Rangefinder Rising Stars 2024


Wow. This is huge for me.

Becoming one of Rangefinder Magazine’s 30 Rising Stars of wedding photography in the world is as big as it gets. It is perhaps the pinnacle of accolades for a wedding photographer, if you manage to make the list in one year, it is an accolade for life. And one that carries a huge amount of honour within the wedding photography industry. To join a small but very highly coveted exclusive list of past winners who represent the best of the best in wedding photography.

Look back through the alumni, and you see many photographers who have gone on to incredible things, the best in the business. As I worked forwards as a photographer, I have always looked at the Rising Star list each year with eager anticipation, there are those who’s work I have always looked up to and admired, so it is humbling to find myself now on the list also.

It still hasn’t sunk in.

“These emerging photographers show promise in taking the aesthetics of wedding photography to new places. Visionaries today, they are the educators and mentors of the future. We recognise the exciting time it is to be a wedding photographer, and Rangefinder is honoured to be part of highlighting and celebrating the talent, diversity and remarkable creativity in the industry.”


You can’t apply to The Rising Stars. It is a process shrouded in much secrecy, and is perhaps the most sought after award in the industry. Rangefinder Rising Stars is by nomination only, and every year, the editors of the prestigious New York based Rangefinder Magazine collect these nominations from leading photographers in the wedding industry around the world. Then the photographers of the year chosen are those who have not only showcased exceptional technical skill but also possess a distinct artistic vision that sets them apart in the world of wedding photography, with a unique voice and creative direction.

The nominated photographers are invited to submit a very carefully curated portfolio of just 30 images which are cohesive and tell the narrative of who you are as a photographer. The judges are looking for images that are fresh, new, industry defining, with originality of vision. This has to be supported with clearly written statements which outline your purpose and vision as a photographer. Then, applications are pored over and judged carefully by the world’s leading photographers over a 6 month period, before the chosen best 30 photographers for that year are announced.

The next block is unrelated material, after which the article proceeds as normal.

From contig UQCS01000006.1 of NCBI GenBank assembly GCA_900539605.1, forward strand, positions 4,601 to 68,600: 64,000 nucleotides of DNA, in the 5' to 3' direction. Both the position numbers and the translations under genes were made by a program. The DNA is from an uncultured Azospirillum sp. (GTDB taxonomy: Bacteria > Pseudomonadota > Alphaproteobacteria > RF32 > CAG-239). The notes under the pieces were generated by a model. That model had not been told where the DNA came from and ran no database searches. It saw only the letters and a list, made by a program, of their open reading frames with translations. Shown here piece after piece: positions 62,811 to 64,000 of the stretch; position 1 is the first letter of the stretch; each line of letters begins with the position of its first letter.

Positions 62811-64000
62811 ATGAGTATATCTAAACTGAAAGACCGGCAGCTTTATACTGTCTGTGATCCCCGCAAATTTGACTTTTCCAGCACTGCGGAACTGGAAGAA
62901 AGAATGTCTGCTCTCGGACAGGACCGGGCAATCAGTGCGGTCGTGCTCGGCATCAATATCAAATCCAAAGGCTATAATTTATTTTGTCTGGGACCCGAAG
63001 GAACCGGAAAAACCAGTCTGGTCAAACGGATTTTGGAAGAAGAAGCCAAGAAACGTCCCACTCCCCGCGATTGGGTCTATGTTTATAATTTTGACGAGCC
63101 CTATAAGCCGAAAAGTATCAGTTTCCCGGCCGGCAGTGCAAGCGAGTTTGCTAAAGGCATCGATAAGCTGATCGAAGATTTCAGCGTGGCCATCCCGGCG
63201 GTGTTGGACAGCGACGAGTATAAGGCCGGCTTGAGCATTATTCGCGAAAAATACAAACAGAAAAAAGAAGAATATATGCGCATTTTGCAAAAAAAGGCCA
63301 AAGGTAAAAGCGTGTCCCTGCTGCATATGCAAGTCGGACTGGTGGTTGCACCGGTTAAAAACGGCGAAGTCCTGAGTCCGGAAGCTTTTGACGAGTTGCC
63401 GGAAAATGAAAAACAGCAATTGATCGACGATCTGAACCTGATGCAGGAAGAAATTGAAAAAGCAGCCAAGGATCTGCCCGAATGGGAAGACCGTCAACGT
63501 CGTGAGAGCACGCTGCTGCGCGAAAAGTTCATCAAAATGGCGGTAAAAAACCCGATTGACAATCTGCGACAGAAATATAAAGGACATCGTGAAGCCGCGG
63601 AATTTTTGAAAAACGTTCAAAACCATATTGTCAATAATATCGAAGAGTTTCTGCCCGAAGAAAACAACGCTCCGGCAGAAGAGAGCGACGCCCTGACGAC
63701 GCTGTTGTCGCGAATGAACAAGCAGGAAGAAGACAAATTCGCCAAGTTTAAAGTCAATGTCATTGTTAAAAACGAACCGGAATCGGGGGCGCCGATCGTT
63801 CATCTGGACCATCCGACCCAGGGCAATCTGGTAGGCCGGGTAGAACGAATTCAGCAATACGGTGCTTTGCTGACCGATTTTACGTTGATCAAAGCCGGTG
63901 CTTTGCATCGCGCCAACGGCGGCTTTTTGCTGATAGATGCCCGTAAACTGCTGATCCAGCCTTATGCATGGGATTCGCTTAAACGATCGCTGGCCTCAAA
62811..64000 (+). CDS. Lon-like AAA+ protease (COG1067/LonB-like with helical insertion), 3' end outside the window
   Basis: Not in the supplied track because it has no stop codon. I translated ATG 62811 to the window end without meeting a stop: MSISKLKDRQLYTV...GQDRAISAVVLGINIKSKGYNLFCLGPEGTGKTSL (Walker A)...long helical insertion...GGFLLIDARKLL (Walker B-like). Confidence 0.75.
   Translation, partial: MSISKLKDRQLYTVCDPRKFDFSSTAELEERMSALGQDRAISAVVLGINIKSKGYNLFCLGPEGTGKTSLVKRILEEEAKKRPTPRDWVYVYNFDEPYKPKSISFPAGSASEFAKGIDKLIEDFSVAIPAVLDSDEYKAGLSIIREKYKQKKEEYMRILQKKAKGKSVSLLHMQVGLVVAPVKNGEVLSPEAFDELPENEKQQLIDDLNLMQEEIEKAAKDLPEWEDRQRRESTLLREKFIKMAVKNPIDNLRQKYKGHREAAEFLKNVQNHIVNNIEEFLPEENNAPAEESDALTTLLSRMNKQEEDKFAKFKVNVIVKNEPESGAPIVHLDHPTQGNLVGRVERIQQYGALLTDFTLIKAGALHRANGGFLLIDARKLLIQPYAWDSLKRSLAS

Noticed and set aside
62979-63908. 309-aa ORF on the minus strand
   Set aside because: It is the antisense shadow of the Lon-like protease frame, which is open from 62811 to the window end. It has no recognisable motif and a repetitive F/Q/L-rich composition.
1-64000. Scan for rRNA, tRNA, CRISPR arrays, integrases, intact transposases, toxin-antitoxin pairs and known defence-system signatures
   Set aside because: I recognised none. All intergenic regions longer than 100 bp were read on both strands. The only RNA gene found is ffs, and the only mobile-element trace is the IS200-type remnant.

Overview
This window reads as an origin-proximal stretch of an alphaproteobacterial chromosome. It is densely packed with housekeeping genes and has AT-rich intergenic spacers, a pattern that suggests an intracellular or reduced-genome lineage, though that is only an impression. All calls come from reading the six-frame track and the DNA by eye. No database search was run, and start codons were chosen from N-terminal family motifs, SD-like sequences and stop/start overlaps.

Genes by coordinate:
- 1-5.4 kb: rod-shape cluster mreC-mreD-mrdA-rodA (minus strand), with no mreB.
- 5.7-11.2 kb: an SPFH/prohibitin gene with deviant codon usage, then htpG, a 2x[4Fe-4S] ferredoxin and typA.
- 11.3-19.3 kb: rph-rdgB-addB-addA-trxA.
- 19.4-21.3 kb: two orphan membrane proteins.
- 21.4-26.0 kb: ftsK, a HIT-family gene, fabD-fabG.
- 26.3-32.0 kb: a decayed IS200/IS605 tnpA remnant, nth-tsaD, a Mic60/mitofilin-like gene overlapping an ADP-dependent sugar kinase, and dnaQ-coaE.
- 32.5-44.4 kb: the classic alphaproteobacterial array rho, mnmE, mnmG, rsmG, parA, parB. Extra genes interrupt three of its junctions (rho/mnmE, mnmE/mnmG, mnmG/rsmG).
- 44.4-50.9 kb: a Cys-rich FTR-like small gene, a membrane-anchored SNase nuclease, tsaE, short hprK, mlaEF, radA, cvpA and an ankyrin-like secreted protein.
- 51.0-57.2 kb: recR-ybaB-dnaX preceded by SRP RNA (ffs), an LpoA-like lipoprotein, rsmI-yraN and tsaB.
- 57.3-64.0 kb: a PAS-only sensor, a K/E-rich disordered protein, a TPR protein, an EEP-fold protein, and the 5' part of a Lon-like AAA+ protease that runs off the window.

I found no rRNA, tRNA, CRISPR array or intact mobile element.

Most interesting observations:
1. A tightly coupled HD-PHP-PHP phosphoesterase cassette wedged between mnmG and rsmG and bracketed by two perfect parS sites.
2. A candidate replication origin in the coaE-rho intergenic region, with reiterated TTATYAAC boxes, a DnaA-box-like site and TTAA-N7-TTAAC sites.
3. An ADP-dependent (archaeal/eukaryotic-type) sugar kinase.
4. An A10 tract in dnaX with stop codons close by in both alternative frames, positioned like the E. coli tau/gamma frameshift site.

What does it mean going forward?

Unlike other careers, my photography has always been totally self taught, picking up learning and inspiration along the way. There is no qualification that says you are officially a wedding photographer. In an industry driven by quality, you can be just a wedding photographer and be happy with that, or you can aspire to be the best you can be. 

This gives me a huge boost in confidence, and confirmation that I am on the right path, one which is forging my own identity as a photographer, with my own style which i am incredibly proud of. In a super saturated market, being able to stand out from the crowd is increasingly hard to achieve.


How did I choose my portfolio?

Curating my portfolio of 30 images in a specific flowing order was one of the hardest things I have had to do, with every single image having to absolutely earn its place in the sequence. So many favourites had to be left out. It took me months to reach the final 30 for the portfolio, then to tie it all together with words to describe my motivation, and my story.  Each image had to absolutely earn it’s place, and all images had to cohesively fit together, and support the statements I was making in my application to describe my vision as a photographer.

Essentially, it is my background as a landscape photographer which has fuelled my inspiration with weddings. Landscape photography is an art form, crafting just one image with incredible attention to detail. Drawing on reflections, patterns int he landscape and the core photography fundamentals of light and composition is what drives me as a wedding photography.

I have always been drawn to low sunlight and backlight like a moth to a flame, and I love to seek the glow, and shadows painted with low sunlight. I constantly seek subtle and hidden reflections, and use these and shadows as best possible to double or emphasise the narrative. To me these are all influences that have evolved from landscape photography more than anything else, and it allows me to feel I am on my own path. I also believe in the power of composition, regularly seeking frames, symmetry, mirroring and golden spirals in my vision, and using the landscape principles of foreground, mid and background, all subtle details that make a huge difference to the overall feel of my images.